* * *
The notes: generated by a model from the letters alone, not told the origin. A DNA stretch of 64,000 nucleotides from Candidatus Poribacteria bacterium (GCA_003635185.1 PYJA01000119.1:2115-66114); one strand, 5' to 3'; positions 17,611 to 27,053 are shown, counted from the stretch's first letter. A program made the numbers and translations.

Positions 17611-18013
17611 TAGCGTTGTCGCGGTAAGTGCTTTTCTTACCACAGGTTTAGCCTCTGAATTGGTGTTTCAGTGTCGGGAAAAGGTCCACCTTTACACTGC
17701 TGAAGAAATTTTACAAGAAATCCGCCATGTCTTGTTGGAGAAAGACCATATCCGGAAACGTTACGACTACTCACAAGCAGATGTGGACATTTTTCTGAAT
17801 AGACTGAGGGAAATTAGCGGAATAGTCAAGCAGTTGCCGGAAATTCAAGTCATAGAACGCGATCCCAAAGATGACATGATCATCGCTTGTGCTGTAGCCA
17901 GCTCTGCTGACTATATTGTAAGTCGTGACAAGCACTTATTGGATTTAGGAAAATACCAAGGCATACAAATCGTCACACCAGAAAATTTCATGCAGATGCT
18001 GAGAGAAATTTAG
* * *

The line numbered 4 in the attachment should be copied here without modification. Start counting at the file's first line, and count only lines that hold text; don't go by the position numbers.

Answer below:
17701 TGAAGAAATTTTACAAGAAATCCGCCATGTCTTGTTGGAGAAAGACCATATCCGGAAACGTTACGACTACTCACAAGCAGATGTGGACATTTTTCTGAAT